I posted these reminders in 2017, after our daughter died of a fetal maternal hemorrhage at 18 weeks gestation. Now, in 2020, there are so many grieving across our nation. They are grieving the loss of their livelihoods, their jobs, a family member, a loved one, the loss of so many experiences over the last 9 months, and many who will not be able to be with their families this Holiday season.
So, for all of those in our lives who may be grieving this Holiday season, a few kind reminders:
1. Lower your expectations.Your grieving family member might not be able to do things they “normally” do at the holidays. (Baking, cooking, gathering around the kitchen just to visit, or showing up etc.) Whatever they are able to do, should be okay. Let that be okay.
2. Be willing to change or alter traditions.In our family we usually take turns around the dinner table saying what we are thankful for. For someone who is grieving a loss, this can be especially difficult. We altered this tradition to have each family member have a spokesperson to “highlight” things the family was thankful for. This should also be mentioned in advance, so people are not caught off guard and can prepare.
3. Try to listen without offering a solution.It’s hard to see our loved ones sad. But, sometimes it can’t be helped and it is part of the grieving process. It’s better to just be there and say “I love you” and “I hurt for you” than to say the wrong thing.
Psalm 118 says “Oh give thanks to the Lord, for he is good;for his steadfast love endures forever!” I wrote and recorded this little tune of Thanksgiving, based on Psalm 118, a few years ago. Still giving thanks!
I recently read a description of grief. It illustrated grief in the beginning as a giant ball bouncing around in a very small square. Something we can’t get away from. Every time we move or even breathe, the grief hits us. I’ve also read grief described like furniture in the middle of a dark room, where you can’t see anything, but everywhere you move, you bump into it and you can’t get around it. In both scenarios, the grief changes. In the first, the ball eventually becomes very small, but it is always in the room. It still hurts deeply when it hits you, but it isn’t a constant. In the second scenario, the furniture eventually moves to where you can see it and get around it, finally settling as a painting on the wall- always there, but not something you are constantly bumping into.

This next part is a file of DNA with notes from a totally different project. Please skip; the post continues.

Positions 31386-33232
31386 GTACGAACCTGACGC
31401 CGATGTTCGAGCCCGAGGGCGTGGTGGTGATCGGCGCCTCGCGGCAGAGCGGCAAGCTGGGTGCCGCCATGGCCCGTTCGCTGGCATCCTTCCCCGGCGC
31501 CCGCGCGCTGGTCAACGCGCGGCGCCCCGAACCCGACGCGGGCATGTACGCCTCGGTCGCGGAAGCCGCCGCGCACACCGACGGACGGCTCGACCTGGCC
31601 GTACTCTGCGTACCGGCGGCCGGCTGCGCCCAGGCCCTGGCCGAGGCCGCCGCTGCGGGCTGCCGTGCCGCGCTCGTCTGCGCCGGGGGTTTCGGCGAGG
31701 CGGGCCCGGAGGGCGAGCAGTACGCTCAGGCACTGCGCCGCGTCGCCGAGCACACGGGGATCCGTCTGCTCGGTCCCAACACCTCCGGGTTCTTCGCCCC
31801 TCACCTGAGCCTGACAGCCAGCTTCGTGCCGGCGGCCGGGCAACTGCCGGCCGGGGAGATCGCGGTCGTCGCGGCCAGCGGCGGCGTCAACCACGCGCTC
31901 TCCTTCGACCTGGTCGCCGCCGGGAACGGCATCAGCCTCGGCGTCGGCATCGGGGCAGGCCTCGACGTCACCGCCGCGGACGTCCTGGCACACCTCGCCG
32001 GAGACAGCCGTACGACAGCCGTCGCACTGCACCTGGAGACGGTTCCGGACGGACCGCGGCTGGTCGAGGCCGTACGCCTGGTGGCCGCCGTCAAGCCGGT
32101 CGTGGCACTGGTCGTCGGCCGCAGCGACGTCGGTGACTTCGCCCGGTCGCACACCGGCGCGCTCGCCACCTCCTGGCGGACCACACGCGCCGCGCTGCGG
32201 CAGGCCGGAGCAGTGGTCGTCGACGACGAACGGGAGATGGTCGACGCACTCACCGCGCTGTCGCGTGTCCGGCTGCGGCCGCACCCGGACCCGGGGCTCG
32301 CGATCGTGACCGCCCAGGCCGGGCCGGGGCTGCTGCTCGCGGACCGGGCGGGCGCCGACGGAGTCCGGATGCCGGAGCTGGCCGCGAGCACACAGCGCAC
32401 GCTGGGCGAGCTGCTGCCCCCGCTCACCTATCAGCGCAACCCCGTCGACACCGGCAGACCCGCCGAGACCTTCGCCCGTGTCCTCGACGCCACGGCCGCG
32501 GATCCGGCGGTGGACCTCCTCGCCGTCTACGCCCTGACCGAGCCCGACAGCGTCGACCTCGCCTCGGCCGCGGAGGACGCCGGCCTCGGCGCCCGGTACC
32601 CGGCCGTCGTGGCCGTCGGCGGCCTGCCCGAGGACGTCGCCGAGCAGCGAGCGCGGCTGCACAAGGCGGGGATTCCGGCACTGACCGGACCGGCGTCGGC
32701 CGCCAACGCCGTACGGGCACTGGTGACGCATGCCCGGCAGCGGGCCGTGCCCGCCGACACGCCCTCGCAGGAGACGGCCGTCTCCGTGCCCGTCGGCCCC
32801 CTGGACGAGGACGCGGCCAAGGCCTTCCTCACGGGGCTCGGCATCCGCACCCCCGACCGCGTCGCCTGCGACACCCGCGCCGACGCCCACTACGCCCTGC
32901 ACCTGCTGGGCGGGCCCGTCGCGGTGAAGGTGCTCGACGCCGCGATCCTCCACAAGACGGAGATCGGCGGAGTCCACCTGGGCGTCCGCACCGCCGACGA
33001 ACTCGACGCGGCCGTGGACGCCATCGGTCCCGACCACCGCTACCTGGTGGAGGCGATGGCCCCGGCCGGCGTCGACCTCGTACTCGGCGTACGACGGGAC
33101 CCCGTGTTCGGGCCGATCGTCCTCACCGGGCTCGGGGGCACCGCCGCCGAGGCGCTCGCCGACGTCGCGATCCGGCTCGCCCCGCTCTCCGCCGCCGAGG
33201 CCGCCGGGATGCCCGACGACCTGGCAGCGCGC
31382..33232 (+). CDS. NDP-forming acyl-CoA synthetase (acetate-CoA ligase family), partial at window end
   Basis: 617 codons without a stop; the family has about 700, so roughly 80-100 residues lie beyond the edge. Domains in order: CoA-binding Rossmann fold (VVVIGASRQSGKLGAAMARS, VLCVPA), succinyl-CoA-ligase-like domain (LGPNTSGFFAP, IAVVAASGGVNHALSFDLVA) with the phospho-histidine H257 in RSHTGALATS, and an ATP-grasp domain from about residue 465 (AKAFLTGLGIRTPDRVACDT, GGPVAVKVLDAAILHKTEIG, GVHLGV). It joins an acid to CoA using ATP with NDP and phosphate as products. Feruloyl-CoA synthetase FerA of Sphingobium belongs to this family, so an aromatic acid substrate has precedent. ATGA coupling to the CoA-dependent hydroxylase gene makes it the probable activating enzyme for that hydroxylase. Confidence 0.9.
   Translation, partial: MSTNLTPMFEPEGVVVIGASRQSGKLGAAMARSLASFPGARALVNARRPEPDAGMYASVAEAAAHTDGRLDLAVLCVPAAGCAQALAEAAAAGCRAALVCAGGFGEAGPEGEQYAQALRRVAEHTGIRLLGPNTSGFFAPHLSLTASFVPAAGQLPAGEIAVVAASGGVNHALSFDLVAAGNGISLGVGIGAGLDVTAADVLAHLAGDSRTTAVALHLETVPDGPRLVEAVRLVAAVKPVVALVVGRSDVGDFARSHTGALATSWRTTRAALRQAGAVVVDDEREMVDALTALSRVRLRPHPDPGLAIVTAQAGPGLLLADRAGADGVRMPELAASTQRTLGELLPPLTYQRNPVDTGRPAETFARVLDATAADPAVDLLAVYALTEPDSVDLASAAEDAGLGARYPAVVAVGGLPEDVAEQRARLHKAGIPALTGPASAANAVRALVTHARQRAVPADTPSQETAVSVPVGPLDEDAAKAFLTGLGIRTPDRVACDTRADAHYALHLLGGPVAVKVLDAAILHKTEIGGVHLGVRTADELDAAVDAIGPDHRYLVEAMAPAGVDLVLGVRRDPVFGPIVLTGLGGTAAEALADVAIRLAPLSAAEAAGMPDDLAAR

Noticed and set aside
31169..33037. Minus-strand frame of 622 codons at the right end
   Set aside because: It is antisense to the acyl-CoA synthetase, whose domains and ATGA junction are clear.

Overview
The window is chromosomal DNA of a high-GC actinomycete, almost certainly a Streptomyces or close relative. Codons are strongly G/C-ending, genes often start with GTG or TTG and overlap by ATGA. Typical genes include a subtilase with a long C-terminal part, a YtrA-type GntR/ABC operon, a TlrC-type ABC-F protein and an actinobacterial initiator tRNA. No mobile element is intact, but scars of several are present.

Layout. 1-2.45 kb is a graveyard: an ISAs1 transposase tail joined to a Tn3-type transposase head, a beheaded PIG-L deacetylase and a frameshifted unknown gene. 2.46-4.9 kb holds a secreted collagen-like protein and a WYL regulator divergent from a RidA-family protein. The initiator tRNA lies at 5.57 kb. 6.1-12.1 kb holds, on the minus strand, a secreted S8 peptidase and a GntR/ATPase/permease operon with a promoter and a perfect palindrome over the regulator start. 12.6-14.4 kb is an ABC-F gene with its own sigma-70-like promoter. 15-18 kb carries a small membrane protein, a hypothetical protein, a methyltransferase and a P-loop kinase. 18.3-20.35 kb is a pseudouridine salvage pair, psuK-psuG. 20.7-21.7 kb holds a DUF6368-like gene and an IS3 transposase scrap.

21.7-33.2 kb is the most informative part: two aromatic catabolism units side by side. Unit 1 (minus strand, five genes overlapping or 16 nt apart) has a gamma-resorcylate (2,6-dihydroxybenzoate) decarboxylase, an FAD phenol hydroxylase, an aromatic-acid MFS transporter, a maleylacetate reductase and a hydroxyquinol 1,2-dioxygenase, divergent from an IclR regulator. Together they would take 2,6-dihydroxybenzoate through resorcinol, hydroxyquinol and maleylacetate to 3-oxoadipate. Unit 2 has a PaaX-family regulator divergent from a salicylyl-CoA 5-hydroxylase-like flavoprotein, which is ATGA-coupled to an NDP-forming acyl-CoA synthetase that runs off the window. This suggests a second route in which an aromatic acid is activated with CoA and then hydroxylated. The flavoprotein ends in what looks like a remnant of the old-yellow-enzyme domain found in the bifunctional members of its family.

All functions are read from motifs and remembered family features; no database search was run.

I can relate with both of these descriptions. I know they aren’t meant to be that simple. Grief is complex. But, I think it can give others imagery to relate to and understand our grief. Grief is always there. In our case, as is the case for many, we don’t get over losing a child. It’s not that simple. But, we learn to move forward, and find a way to live while being in the room with the grief. We still bump into it all the time, but it’s not all consuming everything we do. But, it’s there, like that huge painting on the wall. And, maybe it’s beautiful now. Maybe, it’s like our Mary-Linda, bringing light and hope to others in their time of grief. Maybe, just maybe?
On August 16th, 2020, we marked 3 years since our Mary-Linda was with us. It feels so surreal. These last 3 years have been brutal and beautiful. I don’t know how to explain it any other way. So much heartache. But, again, I know that God was with us and is with us. So, we will keep on keeping on.
Below are photos from our celebration of Mary-Linda’s life, 3 years in. And, photos from the day we all got to hold her. We will all forever hold her in our hearts until we can hold her in our arms again.